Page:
Driedaagse De Panne: Stage 3a, De Panne to De Panne
Stage 3a turned out to be an old-fashioned clash between two long time rivals: not riders necessarily, but the bike, and public transport. Which would come out on top?
Marcel Kittel did his part to advocate the humble €9,000 S-Works push bike, while the De Panne public transit system, and the rails it ran along, attempted to prove otherwise.
As riders passed through the finish line on the circuit around De Panne it seemed like the transit system would win.
Riders found themselves on a busy stretch of high street with tramlines running through the middle. These thin death traps are usually enough to encourage anyone to slow down, and maybe walk for a bit, but riders ploughed on, trusting their instincts and hoping they weren’t about to find themselves looking back, as they slid on their backsides across the asphalt, at their front wheel stuck in the middle of one.
As if to prove how lethal these things were six riders went down in a giant tangle, as shoppers looked on. Others had bunny hopped across the rails successfully, but these six were from the wrong side of the tracks, and had failed miserably.
A lapse of concentration somewhere led to a touch of wheels, and the pile up that brought Kittel crashing down. The cameras picked up on them all trying to extricate themselves, and their bikes, from an enormous tangle of spokes and top tubes. Much like a child’s puzzle – you simply picked a piece of metal, followed it to the end, and hoped it led you to your bike.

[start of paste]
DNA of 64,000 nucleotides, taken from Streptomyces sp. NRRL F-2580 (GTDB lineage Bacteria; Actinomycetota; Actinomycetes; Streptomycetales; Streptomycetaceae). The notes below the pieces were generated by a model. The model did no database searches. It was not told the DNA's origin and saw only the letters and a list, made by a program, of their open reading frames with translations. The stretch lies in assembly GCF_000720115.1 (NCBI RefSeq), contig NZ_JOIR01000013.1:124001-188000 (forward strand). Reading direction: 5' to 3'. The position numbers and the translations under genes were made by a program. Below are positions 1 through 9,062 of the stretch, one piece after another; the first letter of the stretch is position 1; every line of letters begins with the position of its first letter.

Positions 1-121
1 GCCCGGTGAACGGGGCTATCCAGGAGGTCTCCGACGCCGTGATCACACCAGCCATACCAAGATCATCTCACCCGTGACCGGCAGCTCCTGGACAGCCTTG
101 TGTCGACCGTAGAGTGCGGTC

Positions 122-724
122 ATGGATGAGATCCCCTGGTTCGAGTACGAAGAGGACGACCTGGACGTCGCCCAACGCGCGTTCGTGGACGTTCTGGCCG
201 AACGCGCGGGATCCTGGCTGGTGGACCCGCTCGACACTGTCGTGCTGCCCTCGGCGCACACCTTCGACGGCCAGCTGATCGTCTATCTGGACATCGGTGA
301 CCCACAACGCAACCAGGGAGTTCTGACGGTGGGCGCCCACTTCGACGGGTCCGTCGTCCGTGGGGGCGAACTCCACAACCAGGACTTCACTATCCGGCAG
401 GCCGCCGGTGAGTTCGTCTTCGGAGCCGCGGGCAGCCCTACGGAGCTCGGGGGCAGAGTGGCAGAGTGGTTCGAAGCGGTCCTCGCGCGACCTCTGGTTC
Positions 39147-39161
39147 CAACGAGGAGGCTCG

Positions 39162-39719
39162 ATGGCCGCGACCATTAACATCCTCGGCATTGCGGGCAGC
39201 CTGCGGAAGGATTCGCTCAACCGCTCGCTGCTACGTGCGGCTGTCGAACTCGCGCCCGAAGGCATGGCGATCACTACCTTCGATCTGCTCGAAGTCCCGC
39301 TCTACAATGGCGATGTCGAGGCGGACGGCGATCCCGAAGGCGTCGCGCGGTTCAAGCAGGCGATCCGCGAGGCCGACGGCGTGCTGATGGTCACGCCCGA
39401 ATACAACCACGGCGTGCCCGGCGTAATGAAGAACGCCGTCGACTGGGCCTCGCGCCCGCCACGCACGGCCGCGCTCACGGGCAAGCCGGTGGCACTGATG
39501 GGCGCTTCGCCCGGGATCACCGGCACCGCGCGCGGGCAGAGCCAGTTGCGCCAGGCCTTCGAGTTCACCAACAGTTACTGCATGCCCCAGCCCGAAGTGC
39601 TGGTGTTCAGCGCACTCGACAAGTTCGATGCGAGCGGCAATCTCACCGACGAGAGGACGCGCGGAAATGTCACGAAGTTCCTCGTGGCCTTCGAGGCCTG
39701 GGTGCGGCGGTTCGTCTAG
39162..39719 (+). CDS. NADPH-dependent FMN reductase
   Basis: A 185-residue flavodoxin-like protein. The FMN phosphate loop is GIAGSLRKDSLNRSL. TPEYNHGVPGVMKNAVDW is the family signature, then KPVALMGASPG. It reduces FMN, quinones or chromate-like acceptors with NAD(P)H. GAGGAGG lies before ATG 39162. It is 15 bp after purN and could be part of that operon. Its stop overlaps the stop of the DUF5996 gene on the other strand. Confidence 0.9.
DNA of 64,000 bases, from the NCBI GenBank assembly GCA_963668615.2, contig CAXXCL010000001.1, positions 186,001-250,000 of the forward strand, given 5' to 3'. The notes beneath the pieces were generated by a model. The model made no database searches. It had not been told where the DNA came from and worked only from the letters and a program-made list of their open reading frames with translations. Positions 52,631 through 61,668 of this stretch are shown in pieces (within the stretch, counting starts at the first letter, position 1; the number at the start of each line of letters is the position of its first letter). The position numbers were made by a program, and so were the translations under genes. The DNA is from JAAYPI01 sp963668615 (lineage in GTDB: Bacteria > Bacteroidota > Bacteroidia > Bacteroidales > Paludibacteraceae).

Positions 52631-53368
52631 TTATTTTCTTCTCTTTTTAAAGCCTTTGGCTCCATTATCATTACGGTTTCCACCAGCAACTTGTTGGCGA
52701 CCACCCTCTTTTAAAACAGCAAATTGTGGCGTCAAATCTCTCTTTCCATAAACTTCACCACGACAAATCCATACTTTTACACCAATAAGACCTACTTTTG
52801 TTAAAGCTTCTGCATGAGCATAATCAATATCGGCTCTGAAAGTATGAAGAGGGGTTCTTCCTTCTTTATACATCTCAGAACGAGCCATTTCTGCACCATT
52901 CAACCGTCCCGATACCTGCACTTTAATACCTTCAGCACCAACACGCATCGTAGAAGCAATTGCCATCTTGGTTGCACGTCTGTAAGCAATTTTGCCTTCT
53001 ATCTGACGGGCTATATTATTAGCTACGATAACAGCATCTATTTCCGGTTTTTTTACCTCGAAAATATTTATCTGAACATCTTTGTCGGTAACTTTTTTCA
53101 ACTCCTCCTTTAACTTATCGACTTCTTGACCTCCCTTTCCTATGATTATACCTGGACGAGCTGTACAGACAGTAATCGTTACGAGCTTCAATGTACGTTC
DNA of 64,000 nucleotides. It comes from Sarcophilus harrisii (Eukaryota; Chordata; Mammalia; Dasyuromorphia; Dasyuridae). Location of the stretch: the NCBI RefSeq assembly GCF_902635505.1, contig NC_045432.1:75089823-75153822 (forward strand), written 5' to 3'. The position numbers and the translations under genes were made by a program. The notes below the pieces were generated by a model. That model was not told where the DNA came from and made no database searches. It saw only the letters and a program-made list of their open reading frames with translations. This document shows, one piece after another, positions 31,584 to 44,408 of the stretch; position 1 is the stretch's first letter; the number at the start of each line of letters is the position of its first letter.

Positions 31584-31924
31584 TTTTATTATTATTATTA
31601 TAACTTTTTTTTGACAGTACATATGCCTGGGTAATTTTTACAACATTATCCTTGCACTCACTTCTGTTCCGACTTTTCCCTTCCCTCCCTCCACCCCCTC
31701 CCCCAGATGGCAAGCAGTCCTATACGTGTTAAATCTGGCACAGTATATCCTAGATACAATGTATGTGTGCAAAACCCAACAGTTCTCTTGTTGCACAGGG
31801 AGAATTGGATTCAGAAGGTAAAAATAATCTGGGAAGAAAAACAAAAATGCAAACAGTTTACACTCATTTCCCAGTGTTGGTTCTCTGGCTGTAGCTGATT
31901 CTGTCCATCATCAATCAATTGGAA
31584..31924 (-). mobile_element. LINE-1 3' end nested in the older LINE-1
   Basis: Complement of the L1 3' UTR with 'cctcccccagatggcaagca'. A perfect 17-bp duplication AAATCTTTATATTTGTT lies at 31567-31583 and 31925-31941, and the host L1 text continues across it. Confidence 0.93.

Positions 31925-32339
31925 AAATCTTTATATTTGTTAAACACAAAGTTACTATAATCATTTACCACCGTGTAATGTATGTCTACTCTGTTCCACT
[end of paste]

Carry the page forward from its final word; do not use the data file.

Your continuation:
Kittel was down for at least a minute as the pack rode on. Tim Declercq and Fabio Sabatini were waiting to pace him back, but the camera showed the damage – a long empty road reaching to the horizon, with the peloton at the end of it. Could he get back in 13.5 km?
Logic suggested that you’d need to catch a tram to make up that sort of distance, but Kittel soon had four teammates working with him as they raced to rejoin the group, which by now was taking on the tramlines for the final time.
Most riders had learned their lesson the first time around not to mess with them, and one rider in particular had figured out that the safest way to cross them was as close to 90 degrees as possible. Which he did, knocking Julien Morice of Direct Energie clean off his bike in the process.
Kittel meanwhile had finally reached the back of the peloton, his teammates sending him to the front with 2 km left to race. That he won the stage, and from so far back, is credit to them as much as the talents of the German sprint star.
A win for him, and his team. Plus an “up yours” to the tramlines.
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